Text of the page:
Evaluating modular neuroevolution in robotic keepaway soccer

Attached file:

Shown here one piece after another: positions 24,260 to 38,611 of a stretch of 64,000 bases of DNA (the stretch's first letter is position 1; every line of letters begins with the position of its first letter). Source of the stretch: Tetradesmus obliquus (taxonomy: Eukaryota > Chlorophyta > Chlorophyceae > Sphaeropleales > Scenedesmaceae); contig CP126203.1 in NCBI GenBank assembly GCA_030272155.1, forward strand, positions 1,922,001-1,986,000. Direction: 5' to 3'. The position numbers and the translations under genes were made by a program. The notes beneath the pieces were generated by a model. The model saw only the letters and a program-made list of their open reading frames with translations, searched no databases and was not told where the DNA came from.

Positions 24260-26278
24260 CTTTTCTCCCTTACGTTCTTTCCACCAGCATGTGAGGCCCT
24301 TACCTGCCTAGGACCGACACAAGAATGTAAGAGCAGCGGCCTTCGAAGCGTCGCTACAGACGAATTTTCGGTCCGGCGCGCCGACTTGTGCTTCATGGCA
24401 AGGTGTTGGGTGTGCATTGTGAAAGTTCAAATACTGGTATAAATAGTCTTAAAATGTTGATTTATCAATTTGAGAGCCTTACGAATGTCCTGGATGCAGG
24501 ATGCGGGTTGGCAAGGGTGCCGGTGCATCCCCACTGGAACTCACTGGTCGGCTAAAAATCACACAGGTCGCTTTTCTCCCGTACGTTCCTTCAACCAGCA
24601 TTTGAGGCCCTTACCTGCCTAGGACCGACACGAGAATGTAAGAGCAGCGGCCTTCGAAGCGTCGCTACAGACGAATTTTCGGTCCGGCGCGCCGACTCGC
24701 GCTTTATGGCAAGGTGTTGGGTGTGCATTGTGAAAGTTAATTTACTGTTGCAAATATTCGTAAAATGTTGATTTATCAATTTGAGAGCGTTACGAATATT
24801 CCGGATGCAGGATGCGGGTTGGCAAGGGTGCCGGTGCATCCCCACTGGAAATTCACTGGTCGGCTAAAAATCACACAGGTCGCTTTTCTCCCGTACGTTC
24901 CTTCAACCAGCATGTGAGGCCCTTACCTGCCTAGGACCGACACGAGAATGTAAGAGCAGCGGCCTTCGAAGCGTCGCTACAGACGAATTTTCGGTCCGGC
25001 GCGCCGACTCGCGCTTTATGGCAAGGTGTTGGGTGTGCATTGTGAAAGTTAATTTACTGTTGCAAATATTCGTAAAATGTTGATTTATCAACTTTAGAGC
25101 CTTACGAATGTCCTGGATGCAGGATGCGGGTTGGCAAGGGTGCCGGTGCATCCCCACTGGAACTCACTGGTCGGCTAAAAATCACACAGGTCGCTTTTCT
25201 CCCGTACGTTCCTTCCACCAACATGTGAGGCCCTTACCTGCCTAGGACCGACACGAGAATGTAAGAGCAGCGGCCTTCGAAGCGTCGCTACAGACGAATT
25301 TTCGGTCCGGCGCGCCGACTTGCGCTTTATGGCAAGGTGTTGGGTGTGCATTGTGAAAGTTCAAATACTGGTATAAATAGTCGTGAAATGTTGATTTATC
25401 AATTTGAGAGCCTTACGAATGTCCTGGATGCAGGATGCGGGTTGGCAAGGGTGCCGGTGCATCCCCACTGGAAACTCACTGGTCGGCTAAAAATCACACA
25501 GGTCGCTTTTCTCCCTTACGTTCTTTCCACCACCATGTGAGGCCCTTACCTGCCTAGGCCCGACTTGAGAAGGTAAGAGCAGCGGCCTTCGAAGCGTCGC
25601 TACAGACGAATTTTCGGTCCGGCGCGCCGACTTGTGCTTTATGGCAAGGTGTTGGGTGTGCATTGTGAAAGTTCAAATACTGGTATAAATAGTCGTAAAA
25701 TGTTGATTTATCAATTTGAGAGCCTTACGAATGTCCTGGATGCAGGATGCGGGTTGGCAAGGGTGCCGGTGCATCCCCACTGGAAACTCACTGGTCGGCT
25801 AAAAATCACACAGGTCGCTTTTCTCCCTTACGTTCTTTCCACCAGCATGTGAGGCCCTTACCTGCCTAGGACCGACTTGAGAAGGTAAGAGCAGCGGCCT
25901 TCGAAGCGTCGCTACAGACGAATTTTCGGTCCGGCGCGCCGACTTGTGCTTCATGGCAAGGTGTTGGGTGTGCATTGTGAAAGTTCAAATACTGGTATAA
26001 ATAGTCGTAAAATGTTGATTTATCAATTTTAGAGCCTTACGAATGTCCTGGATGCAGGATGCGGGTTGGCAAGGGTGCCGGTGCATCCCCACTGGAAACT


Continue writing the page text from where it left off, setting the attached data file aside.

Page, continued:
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Keepaway is a simpler subtask of robot soccer where three `keepers' attempt to keep possession of the ball while a `taker' tries to steal it from them. This is a less complex task than full robot soccer, and lends itself well as a testbed for multi-agent systems. This thesis does a comprehensive evaluation of various learning methods using neuroevolution with Enforced Sub-Populations (ESP) with the robocup soccer simulator. Both single and multi-component ESP are evaluated using various learning methods on homogeneous and heterogeneous teams of agents. In particular, the effectiveness of modularity and task decomposition for evolving keepaway teams is evaluated. It is shown that in the robocup soccer simulator, homogeneous agents controlled by monolithic networks perform the best. More complex learning approaches like layered learning, concurrent layered learning and co-evolution decrease the performance as does making the agents heterogeneous. The results are also compared with previous results in the keepaway domain.